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“Raise A Glass To Peter” Fonda

Peter Fonda

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8 Responses to ““Raise A Glass To Peter” Fonda”

  1. Pete B. says:

    He made a great Mephistopheles in 2007’s Ghost Rider!
    (Got tired of seeing “No Comments” for this post.)

  2. movieman says:

    I recently rewatched Fonda’s directing debut, 1971’s “The Hired Hand,” and thought it was a lost (minor) New Hollywood masterpiece.
    First saw it on a double-bill w/ Hopper’s “The Last Movie” in March 1972 when I was in 8th grade and hated both of them, lol.

    Now I think “Last Movie” is possibly Hopper’s best film, and “HH”…well, I already said how I feel about it in the opening line.

  3. Paul N says:

    First Fonda movie I remember scared me silly. It was that “classic” Race with the Devil. Nighttime creepy fun. Always thought he was one of those lucky guys that got to rid the family fame. Definitely came around to him having his own voice once I got a bit older. Was one of those “cool as a cucumber” dudes for sure.

  4. spassky says:

    “Now I think “Last Movie” is possibly Hopper’s best film, and “HH”…well, I already said how I feel about it in the opening line.”

    Aww man what about “out of the blue”? Downright masterpiece, that one.

  5. Ray Pride says:

    OUT OF THE BLUE has nearly completed financing of its restoration, due in part to classic status within Canadian cinema.

  6. movieman says:

    Not a huge “Out of the Blue” fan, Spassky. I just watched it again a few months ago, in fact.
    But 1988’s “Colors”–which, in so many ways, feels like a Hopper outlier–is a really fantastic movie w/ great Duvall and Penn performances.

  7. spassky says:

    There’s some REALLY iffy stuff in “Colors” politically, representationally, etc… but some fiery performances, and a definite vision, for sure.

    I’ve been checking out the restoration of OUT OF THE BLUE, but really REALLY wish they’d come up with a print.

    “classic of canadian cinema”…? lol, vancouver being a character etc… but if we are going to label every american film produced in vancouver as canadian, well… that’d be interesting. I guess it was all canadian financing, and the presence of mr burr definitely brings up the point in an interesting if all together misguided way… I would definitely categorize its aims as being those of making an american film (whatever the fuck that means), in similar ways to his earlier two films… that’s an interesting discussion for sure.

  8. spassky says:

    oh but back to peter fonda… IDAHO TRANSFER is a hidden gem… while I never thought P. Fonda was superlative as a director or actor or icon really.. he was always there, fighting the good fight, trying for something and desperately swimming against the tide

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It shows how out of it I was in trying to be in it, acknowledging that I was out of it to myself, and then thinking, “Okay, how do I stop being out of it? Well, I get some legitimate illogical narrative ideas” — some novel, you know?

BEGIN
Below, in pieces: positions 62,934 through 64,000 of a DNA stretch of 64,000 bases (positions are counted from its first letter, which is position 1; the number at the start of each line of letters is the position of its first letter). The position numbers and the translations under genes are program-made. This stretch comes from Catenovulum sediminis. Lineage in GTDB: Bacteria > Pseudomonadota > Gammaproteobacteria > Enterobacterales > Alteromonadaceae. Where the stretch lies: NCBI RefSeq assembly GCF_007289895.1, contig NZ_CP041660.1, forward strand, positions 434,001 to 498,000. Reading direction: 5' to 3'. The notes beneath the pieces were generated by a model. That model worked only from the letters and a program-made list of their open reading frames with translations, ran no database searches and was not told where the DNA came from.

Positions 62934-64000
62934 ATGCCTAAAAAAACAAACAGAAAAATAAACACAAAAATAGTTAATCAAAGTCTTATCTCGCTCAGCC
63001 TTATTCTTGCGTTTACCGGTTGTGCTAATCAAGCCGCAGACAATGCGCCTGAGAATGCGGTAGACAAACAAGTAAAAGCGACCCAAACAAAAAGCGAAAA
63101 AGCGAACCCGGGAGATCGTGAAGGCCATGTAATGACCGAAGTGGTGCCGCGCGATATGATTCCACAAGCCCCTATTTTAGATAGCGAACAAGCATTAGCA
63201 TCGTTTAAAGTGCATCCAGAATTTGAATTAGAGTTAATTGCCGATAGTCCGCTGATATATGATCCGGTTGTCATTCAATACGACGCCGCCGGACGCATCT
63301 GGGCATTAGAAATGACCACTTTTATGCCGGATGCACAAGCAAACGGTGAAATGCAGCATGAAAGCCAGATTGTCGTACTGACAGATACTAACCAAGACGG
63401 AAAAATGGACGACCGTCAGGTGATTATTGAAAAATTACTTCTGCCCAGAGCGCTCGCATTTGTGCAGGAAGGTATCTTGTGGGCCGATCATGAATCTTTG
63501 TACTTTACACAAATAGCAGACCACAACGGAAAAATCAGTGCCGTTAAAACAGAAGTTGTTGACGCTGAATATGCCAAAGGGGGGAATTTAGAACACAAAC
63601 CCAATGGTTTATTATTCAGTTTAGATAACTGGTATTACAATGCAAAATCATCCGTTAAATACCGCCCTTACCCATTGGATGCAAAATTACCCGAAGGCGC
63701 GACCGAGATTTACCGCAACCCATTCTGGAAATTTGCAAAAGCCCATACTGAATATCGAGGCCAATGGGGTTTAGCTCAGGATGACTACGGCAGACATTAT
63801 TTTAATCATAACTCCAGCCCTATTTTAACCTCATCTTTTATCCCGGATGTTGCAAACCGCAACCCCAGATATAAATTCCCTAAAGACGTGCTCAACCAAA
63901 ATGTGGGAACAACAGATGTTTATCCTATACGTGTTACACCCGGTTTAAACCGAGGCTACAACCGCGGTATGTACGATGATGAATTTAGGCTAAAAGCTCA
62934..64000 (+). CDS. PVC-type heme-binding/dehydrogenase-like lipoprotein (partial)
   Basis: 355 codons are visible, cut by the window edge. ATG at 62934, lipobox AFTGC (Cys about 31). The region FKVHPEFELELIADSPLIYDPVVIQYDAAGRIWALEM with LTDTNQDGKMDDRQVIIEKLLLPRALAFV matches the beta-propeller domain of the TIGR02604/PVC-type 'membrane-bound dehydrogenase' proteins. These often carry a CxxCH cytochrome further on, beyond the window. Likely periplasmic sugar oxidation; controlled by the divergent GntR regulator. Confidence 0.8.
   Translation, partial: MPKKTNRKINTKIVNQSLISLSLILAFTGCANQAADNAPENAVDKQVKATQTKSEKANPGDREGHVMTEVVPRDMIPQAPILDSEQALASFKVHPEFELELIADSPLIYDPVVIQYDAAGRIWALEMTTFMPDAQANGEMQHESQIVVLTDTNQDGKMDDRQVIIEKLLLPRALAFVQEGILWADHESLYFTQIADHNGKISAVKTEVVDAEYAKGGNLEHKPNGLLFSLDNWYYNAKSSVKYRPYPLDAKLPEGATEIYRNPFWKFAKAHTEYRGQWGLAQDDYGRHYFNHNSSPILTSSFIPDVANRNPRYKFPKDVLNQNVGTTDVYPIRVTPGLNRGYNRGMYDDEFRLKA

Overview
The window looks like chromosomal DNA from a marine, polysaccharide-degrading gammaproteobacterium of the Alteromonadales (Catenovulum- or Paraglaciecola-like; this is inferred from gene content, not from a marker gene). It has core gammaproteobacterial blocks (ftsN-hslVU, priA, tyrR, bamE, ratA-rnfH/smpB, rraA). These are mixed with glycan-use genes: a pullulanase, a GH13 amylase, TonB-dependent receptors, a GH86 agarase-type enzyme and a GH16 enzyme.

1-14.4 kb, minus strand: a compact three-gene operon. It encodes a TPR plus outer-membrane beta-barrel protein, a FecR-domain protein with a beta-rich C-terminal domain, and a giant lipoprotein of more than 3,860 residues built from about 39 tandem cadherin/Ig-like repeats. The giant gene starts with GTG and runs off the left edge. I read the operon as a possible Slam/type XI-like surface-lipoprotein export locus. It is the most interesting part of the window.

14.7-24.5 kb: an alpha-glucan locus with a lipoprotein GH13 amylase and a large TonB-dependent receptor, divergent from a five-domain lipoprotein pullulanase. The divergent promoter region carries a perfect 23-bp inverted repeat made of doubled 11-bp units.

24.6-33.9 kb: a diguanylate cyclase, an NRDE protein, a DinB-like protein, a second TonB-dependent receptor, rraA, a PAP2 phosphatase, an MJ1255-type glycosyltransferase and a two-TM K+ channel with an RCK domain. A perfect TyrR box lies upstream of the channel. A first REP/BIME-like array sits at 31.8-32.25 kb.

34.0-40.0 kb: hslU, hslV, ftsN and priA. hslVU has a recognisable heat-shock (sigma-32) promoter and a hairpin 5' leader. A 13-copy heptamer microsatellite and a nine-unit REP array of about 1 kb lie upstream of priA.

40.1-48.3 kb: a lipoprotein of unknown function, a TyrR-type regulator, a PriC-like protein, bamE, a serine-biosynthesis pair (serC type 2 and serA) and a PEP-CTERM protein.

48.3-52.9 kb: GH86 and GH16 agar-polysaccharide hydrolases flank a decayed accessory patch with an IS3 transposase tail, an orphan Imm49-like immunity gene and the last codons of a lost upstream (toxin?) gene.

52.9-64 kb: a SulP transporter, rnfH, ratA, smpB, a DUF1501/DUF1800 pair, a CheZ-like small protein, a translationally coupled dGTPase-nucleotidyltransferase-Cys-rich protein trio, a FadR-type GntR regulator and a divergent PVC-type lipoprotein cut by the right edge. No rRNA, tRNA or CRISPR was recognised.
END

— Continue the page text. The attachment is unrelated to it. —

So I decided on three writers that I might be able to option their material and get some producer, or myself as producer, and then get some writer to do a screenplay on it, and maybe make a movie.

And so the three projects were “Do Androids Dream of Electric Sheep,” “Naked Lunch” and a collection of Bukowski. Which, in 1975, forget it — I mean, that was nuts. Hollywood would not touch any of that, but I was looking for something commercial, and I thought that all of these things were coming.

There would be no Blade Runner if there was no Ray Bradbury. I couldn’t find Philip K. Dick. His agent didn’t even know where he was. And so I gave up.

I was walking down the street and I ran into Bradbury — he directed a play that I was going to do as an actor, so we know each other, but he yelled “hi” — and I’d forgot who he was.

So at my girlfriend Barbara Hershey’s urging — I was with her at that moment — she said, “Talk to him! That guy really wants to talk to you,” and I said “No, fuck him,” and keep walking.

But then I did, and then I realized who it was, and I thought, “Wait, he’s in that realm, maybe he knows Philip K. Dick.” I said, “You know a guy named—” “Yeah, sure — you want his phone number?”

My friend paid my rent for a year while I wrote, because it turned out we couldn’t get a writer. My friends kept on me about, well, if you can’t get a writer, then you write.”
~ Hampton Fancher

“That was the most disappointing thing to me in how this thing was played. Is that I’m on the phone with you now, after all that’s been said, and the fundamental distinction between what James is dealing with in these other cases is not actually brought to the fore. The fundamental difference is that James Franco didn’t seek to use his position to have sex with anyone. There’s not a case of that. He wasn’t using his position or status to try to solicit a sexual favor from anyone. If he had — if that were what the accusation involved — the show would not have gone on. We would have folded up shop and we would have not completed the show. Because then it would have been the same as Harvey Weinstein, or Les Moonves, or any of these cases that are fundamental to this new paradigm. Did you not notice that? Why did you not notice that? Is that not something notable to say, journalistically? Because nobody could find the voice to say it. I’m not just being rhetorical. Why is it that you and the other critics, none of you could find the voice to say, “You know, it’s not this, it’s that”? Because — let me go on and speak further to this. If you go back to the L.A. Times piece, that’s what it lacked. That’s what they were not able to deliver. The one example in the five that involved an issue of a sexual act was between James and a woman he was dating, who he was not working with. There was no professional dynamic in any capacity.

~ David Simon